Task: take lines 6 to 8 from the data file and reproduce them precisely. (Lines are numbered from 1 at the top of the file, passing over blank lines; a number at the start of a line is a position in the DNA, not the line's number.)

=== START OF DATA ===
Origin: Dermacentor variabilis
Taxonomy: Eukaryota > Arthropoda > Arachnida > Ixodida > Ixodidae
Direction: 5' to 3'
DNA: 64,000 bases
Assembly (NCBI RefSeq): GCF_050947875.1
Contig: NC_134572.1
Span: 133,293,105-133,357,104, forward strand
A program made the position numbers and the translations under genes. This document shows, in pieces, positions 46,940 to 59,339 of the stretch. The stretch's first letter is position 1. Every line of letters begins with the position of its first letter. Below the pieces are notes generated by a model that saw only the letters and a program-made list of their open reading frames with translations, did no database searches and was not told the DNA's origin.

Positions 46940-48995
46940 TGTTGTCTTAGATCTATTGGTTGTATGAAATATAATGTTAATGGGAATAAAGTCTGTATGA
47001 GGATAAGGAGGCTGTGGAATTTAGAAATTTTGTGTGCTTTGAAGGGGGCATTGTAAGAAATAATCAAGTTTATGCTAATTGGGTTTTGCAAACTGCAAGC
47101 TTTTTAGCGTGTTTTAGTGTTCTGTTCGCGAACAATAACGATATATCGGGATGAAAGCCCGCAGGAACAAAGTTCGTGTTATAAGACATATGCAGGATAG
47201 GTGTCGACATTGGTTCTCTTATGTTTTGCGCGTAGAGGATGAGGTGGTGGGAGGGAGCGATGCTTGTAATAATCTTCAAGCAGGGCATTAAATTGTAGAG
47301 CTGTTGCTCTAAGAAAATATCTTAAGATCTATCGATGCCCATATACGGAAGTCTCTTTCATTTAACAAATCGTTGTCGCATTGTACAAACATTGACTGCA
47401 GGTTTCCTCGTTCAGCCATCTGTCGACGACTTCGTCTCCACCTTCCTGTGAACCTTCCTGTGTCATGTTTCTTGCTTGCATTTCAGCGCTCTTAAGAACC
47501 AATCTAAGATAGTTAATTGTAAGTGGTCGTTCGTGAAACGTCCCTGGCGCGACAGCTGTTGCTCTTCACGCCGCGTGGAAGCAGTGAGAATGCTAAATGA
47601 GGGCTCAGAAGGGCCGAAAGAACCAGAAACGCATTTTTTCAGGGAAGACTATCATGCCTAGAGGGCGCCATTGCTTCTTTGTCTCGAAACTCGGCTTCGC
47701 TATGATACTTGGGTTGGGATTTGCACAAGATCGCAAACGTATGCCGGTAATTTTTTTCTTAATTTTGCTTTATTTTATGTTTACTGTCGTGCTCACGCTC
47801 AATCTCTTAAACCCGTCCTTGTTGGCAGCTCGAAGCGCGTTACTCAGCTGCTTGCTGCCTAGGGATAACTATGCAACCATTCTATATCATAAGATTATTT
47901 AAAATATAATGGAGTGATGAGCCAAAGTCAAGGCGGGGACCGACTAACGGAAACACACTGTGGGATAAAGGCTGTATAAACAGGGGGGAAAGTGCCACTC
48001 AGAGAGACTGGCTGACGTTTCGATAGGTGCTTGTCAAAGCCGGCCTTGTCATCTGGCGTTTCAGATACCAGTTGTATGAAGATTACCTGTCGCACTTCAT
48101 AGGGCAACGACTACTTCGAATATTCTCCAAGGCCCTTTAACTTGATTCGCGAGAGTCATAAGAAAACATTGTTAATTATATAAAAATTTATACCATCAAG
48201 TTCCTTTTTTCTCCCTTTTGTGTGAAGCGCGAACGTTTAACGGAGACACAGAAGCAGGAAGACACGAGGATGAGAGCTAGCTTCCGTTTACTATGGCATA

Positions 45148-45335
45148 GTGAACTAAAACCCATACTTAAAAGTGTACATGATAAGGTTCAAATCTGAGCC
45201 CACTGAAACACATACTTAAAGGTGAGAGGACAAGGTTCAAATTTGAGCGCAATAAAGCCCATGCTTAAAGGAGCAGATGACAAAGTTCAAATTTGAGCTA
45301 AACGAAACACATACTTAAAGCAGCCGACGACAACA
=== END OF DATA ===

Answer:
Contig: NC_134572.1
Span: 133,293,105-133,357,104, forward strand
A program made the position numbers and the translations under genes. This document shows, in pieces, positions 46,940 to 59,339 of the stretch. The stretch's first letter is position 1. Every line of letters begins with the position of its first letter. Below the pieces are notes generated by a model that saw only the letters and a program-made list of their open reading frames with translations, did no database searches and was not told the DNA's origin.